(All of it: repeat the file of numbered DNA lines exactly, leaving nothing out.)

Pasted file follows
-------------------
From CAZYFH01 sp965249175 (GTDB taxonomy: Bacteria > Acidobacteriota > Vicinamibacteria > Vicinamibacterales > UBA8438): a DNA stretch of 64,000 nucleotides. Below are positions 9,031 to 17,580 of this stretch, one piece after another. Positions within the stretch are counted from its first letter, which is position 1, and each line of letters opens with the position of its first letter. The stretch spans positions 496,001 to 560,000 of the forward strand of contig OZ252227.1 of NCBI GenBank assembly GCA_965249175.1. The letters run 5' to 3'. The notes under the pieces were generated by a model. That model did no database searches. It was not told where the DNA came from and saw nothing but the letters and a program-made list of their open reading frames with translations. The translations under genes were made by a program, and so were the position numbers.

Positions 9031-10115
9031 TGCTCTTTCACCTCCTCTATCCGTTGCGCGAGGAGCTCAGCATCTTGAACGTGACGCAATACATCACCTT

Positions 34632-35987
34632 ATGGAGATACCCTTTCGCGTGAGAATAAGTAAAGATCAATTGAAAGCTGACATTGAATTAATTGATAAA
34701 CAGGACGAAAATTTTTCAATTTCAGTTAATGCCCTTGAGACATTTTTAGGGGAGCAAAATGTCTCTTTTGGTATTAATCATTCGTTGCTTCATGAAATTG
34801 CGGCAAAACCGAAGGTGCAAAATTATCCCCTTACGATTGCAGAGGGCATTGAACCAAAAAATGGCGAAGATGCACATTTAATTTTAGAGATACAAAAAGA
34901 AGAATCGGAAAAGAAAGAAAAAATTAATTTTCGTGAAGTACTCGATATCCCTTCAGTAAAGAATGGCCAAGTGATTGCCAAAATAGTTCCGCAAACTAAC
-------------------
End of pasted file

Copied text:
From CAZYFH01 sp965249175 (GTDB taxonomy: Bacteria > Acidobacteriota > Vicinamibacteria > Vicinamibacterales > UBA8438): a DNA stretch of 64,000 nucleotides. Below are positions 9,031 to 17,580 of this stretch, one piece after another. Positions within the stretch are counted from its first letter, which is position 1, and each line of letters opens with the position of its first letter. The stretch spans positions 496,001 to 560,000 of the forward strand of contig OZ252227.1 of NCBI GenBank assembly GCA_965249175.1. The letters run 5' to 3'. The notes under the pieces were generated by a model. That model did no database searches. It was not told where the DNA came from and saw nothing but the letters and a program-made list of their open reading frames with translations. The translations under genes were made by a program, and so were the position numbers.

Positions 9031-10115
9031 TGCTCTTTCACCTCCTCTATCCGTTGCGCGAGGAGCTCAGCATCTTGAACGTGACGCAATACATCACCTT

Positions 34632-35987
34632 ATGGAGATACCCTTTCGCGTGAGAATAAGTAAAGATCAATTGAAAGCTGACATTGAATTAATTGATAAA
34701 CAGGACGAAAATTTTTCAATTTCAGTTAATGCCCTTGAGACATTTTTAGGGGAGCAAAATGTCTCTTTTGGTATTAATCATTCGTTGCTTCATGAAATTG
34801 CGGCAAAACCGAAGGTGCAAAATTATCCCCTTACGATTGCAGAGGGCATTGAACCAAAAAATGGCGAAGATGCACATTTAATTTTAGAGATACAAAAAGA
34901 AGAATCGGAAAAGAAAGAAAAAATTAATTTTCGTGAAGTACTCGATATCCCTTCAGTAAAGAATGGCCAAGTGATTGCCAAAATAGTTCCGCAAACTAAC